Kalidasa was probably one of the greatest exponents of Indian literature or Sanskrit from ancient India, whose works have earned him respect from all over the world even today. He was an active Sanskrit poet and dramatist in the 5th Century who is credited for six known genuine works namely – dramas Abhijnanashakuntala (“The Recognition of Shakuntala”), Vikramorvashi (“Urvashi Won by Valour”), and Malavikagnimitra (“Malavika and Agnimitra”); poems Raghuvamsha (“Dynasty of Raghu”) and Kumarasambhava (“Birth of the War God”); and the lyric “Meghaduta” (“Cloud Messenger”).
When the resonance of ‘Om’ spreads through the air the Nirguna Brahmand (universe) became Sanguna. This essence of Lord Shiva throbs in Indian soil, its philosophy illustrates him as the destroyer of evil, passionate lover, ferocious warrior, protector, lord of cosmic dance, incorruptible yet powerful force and equally ornamented with a fearsome temper. But this is what philosophy says about him, what about the commoners! How did they saw Mahakala (Lord Shiva) himself? Let’s learn about their perception of the God of the Gods through coinage by turning the pages of Indian numismatic to study Lord Shiva on coins.
Manufacturing fake currency or counterfeit money is illegal in every country as they are produced without the consent of the Central Bank or the Government. It can lead to major setbacks on the economic stability of a country. More circulating money means that its value depreciates over time which in turn leads to inflation. It also results in mistrust among people decreasing acceptability of money and sharemarket value. Trade is the most affected when merchants have to face immense losses as fake notes are not reimbursed by banks of other countries.
Coins without symbols are incomplete. Symbols play a very important role in defining a coin. The prominent ones that are seen on the obverse or the reverse of the coins are the dynastic emblems or symbols. Other than these symbols we see other motifs that are sometimes referred to as secondary or auxiliary symbols.
This week, in a way, has been a colourful week really that kick-started with Holi. As the entire nation indulges in fun and frolic that the festivities invite, we thought of touching upon a colourful topic in numismatics as well – Toned coins.
Who doesn’t love elephants? This massive yet cute animal has captured our hearts since our childhood. All authoritative “Hathi” from Rudyard Kipling’s Jungle book, the obedient pet “Shep” from George of the Jungle, the cute baby elephant “Dumbo” with abnormally large ears, “Heffalumps” from Winne the Pooh, Dr. Seuss’ elephant “Horton” just so many of them, each uniquely beautiful.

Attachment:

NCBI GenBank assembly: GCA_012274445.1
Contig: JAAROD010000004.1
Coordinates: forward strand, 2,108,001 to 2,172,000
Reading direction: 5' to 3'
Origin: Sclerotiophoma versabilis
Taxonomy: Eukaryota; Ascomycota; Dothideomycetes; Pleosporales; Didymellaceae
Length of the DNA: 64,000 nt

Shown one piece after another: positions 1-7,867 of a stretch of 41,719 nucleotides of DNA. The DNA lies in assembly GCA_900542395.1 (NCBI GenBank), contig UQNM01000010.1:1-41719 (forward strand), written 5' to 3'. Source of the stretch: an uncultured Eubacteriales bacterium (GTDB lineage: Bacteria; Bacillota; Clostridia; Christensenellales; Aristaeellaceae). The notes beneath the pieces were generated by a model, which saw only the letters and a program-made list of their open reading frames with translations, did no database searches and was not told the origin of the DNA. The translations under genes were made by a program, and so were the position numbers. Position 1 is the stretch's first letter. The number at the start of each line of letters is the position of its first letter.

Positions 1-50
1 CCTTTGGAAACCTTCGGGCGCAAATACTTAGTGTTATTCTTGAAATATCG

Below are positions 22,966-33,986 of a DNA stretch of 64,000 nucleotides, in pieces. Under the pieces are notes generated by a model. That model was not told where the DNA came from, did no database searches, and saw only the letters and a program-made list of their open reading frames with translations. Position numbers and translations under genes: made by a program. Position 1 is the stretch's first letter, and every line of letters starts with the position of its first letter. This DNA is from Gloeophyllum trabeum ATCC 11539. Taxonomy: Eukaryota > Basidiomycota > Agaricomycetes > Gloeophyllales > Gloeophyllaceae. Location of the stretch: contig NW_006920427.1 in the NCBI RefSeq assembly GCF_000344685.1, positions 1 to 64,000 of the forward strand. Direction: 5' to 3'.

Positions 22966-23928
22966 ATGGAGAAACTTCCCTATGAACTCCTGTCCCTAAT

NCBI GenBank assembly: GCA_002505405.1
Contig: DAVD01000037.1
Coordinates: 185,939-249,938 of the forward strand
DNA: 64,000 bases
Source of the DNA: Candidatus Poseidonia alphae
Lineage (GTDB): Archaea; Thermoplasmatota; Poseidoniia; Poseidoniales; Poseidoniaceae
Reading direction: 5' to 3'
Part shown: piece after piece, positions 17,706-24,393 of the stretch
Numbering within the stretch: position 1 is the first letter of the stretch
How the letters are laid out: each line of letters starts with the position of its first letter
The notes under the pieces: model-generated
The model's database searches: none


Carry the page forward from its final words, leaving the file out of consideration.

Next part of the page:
There might not be a single day when you have not exchanged coins with someone. But, have you ever wondered how modern coins are minted? Let’s take a closer look at the coin minting process that is involved in striking the coins that you have with you, right now in your pockets!
It is that time of the year that every Indian has anticipated from a very long time! Celebrations are on, as Diwali is almost here and we present coins of India and stamps that are in some way related to his joyous occasion!
Hello, everyone! Interested in building Numismatic as your hobby? But do not know from where to start? So keeping in mind about the beginners, we have brought the basics of Numismatics for you. Today we have got few amazing Numismatics facts to add to your knowledge. So get little curious and let’s get started.
Old and tarnished, small pieces of metal were how Yaudheya coins were found for the first time by some canal digger way back in early 1800’s in Saharanpur (Uttar Pradesh). After which numerous hoards of tribal coins were found from Western U.P. Rajasthan and all over India and also present day Pakistan. Yaudheya coins caught the attention of great numismatist James Prinsep; but as there was no information available at that time he wrongly assigned these coins to Indo-Greek kings. Later after further research in Indian numismatics the coins were rightly assigned to ‘Yaudheya’ the warrior tribe. A new enchanting chapter of Tribal coins found its place in Ancient Indian History where there is depiction of temples on Yaudheya coins.